For several months I have been experiencing an extremely irritating sensation after eating. I can eat a reasonably large meal and yet within 60-90 minutes I can feel hungry again. It doesn't happen every time, but probably 1 in every 3 meals at least.

    I agree with the conclusion that you are experiencing insulin spikes. I have experienced this also. As someone who was once obese, I can offer several natural alternatives that will help you to avoid these post-meal cravings.

    The first is Chromium Picolinate. Take one 500mcg tablet a half-hour before or with each meal. I have tried takin all 1500mcg at once that may work for you also.

    The second is an herb from India. It is Gymnema Sylvestre (pronounced ge min ah cell ves tree) this has been used for centuries in India as a treatment for diabetes. This works to balance blood sugar levels.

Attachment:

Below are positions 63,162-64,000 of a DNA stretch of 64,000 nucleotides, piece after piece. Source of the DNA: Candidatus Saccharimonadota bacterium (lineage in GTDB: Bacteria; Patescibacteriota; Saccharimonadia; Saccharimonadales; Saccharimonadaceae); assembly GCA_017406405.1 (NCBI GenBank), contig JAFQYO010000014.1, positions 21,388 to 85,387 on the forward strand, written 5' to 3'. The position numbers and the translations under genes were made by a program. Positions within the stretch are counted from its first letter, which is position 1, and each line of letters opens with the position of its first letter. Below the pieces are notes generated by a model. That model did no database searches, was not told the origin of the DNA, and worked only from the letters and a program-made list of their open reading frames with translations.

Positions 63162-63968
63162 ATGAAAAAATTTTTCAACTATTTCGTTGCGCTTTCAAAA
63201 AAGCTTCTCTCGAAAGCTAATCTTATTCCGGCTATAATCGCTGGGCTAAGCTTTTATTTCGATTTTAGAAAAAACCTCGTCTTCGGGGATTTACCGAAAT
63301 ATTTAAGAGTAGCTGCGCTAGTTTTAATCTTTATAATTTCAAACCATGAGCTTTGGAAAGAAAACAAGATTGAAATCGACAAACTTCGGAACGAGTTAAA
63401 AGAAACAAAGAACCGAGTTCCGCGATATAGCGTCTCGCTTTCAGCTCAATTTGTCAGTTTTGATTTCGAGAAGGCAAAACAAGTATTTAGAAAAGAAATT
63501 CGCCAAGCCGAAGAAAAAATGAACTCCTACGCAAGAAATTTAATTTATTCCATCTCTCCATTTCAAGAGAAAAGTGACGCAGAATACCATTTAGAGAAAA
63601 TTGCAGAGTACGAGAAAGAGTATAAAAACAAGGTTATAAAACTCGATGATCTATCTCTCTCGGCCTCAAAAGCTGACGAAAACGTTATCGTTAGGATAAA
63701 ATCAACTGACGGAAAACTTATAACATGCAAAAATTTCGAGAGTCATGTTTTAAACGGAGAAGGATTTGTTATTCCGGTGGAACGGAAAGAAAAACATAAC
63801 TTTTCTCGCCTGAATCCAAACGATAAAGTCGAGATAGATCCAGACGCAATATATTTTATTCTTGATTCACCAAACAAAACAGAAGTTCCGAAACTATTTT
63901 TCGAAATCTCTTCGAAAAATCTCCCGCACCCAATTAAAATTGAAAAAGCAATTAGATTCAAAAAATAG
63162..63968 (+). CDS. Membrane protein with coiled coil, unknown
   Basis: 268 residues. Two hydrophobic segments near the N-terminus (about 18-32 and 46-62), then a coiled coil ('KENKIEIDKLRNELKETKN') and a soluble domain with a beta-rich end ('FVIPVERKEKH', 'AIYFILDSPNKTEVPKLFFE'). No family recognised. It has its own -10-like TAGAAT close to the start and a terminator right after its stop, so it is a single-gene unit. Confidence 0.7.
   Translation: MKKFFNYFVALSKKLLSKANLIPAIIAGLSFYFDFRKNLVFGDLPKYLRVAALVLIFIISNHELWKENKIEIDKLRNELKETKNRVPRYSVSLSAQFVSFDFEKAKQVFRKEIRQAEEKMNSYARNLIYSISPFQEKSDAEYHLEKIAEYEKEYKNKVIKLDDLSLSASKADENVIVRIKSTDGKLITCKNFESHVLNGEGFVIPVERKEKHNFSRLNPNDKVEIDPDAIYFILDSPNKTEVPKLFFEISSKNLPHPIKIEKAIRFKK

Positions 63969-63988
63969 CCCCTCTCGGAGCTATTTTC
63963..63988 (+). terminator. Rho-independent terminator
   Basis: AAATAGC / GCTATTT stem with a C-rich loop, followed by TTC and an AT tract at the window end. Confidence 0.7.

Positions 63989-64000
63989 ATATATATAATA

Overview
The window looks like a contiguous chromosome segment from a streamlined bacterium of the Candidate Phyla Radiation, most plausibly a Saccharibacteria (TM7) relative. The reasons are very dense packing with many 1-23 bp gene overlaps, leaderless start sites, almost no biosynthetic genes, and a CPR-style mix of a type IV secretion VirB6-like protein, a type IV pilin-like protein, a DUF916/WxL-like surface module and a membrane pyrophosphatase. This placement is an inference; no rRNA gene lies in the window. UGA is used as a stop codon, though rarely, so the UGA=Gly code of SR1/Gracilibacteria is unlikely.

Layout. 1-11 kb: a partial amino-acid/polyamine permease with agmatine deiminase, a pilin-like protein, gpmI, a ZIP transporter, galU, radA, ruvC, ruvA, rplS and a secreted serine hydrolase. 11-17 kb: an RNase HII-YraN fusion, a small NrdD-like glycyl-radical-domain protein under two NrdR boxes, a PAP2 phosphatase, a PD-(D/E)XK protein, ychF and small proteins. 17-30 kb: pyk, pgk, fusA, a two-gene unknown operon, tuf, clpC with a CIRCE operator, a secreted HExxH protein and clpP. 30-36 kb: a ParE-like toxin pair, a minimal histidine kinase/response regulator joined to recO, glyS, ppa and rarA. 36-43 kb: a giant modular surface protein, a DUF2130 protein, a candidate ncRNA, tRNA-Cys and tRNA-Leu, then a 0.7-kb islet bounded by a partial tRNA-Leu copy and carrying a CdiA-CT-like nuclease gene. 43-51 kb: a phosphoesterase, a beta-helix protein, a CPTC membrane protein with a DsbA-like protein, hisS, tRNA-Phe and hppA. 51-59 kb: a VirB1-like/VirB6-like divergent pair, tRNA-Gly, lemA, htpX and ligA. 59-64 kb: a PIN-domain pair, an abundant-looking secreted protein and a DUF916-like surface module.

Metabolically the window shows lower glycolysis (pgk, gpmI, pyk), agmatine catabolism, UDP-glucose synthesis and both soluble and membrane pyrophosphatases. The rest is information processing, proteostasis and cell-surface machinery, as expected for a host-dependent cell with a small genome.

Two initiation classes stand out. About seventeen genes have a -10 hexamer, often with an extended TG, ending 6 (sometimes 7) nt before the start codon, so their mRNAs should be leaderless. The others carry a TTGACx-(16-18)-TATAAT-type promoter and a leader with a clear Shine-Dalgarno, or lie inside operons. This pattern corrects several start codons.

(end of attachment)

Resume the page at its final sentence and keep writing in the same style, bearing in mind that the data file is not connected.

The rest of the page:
Now I must address some of the other replies in this stream - Read on...

    Unless your doctor tells you to go on a low carb diet -don't. And if he/she does find out exactly what he si selling.

    All of the promoters of low-carb or no-carb dieting use the "you are going to become diabetic" threat almost like a recruiter in a cult. The low-carb diet is the single biggest economic success in recent history.

    Carbs are not evil.

    In a study conducted two years ago and published in either Better Nutrition or Taste for Life, a survey of individuals who had lost weight and managed to maintain the weight loss found that they all ate high carb diets to maintain their weight loss. (I have looked for the magazine but I can't find it sorry.)

    The reason is simple. Most of us who are or were overweight are volume eaters. We eat a lot. There are rare cases of inidividuals that really don't and still have an obesity problem but those are RARE CASES.